“Furthermore, studies done at the University of Oslo indicate that increased precipitation and rising temperatures lead to changes in vegetation on land, which in turn increases the concentration of CDOM in the fresh water that mixes with the coastal water. We don’t know yet whether this leads to undesired changes in our coastal ecosystems, but if so, it will be hard to reverse,” the professor added.

    Here’s a similar paper (2006) from very same Dag L. Aksnes with no mention of global warming.
    http://bio.uib.no/modelling/papers/Sornes_2006_Concurrent_temporal.pdf
    .
    Perhaps if farming, grazing and herbicide use stopped in the area altogether then the increased precipitation and vegetation might reduce the amount of organic matter entering Lurefjorden fjord. Just a thought.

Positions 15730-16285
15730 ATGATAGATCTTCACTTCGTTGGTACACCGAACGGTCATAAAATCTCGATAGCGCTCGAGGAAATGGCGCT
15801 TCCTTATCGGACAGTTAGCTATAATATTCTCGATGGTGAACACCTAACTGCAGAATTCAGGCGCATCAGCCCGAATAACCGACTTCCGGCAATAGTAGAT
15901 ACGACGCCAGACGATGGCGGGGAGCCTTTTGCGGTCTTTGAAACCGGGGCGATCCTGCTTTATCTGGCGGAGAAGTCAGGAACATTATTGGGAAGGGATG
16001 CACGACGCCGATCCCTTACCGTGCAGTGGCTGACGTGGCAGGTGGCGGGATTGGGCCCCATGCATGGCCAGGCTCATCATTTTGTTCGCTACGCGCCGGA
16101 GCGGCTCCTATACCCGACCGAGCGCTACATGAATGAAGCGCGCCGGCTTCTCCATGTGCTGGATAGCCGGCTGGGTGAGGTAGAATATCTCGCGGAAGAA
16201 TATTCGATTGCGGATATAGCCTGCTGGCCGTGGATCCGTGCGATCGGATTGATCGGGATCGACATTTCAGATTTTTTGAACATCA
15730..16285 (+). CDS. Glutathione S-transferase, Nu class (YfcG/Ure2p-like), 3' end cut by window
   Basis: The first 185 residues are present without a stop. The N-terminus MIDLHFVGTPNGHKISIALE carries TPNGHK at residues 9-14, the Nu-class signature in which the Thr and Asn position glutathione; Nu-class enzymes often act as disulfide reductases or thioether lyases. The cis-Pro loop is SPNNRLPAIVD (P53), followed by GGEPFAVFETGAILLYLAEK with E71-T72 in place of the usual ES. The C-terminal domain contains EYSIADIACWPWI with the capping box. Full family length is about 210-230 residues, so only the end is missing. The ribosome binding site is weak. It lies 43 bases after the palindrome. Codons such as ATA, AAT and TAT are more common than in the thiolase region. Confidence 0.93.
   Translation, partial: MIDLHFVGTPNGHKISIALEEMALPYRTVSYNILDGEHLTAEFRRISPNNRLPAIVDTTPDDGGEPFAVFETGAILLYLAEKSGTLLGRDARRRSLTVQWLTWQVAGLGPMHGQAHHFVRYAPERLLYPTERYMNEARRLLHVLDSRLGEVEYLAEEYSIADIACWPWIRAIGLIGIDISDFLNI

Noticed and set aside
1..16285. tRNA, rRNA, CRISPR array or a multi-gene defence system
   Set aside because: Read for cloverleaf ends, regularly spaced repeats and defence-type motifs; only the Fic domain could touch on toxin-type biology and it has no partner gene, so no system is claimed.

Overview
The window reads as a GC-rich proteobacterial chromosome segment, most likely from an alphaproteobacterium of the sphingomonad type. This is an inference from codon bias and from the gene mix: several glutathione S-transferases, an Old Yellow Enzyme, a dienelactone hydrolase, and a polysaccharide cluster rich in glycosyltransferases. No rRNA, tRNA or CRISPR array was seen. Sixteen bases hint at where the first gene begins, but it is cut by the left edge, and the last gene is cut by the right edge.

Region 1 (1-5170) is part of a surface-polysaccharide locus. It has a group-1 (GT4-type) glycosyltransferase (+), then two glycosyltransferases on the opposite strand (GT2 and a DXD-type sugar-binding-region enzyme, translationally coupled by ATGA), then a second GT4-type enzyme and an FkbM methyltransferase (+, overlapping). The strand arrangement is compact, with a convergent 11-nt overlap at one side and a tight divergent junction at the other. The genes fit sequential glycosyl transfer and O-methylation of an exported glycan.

http://www.lyngheisenteret.no/forskingsprosjekt/restoration%20of%20braken%20-invaded%20Callina%2007.pdf

  25. guam says:

    Or alternatively over fishing leaves more food in the water leading to the same effect. Can I have my grant now a few billion shoulds do.

  26. johanna says:

    More Three Bears science. At some point in time before today, conditions were just perfect, as they had been for unchanging millenia previously …

  27. petermue says:

    “there is a clear correlation between poorer conditions for fish, the increase in jellyfish and the lasting changes in light conditions”

    And the evil CO2 is the culprit… yes, yes…

    “We don’t know yet…” but we need a lot of funding
    /sarc

  28. wayne Job says:

    Tauric waste, posing as scientific research, land use and deforestation are usually the culprits.

  29. outtheback says: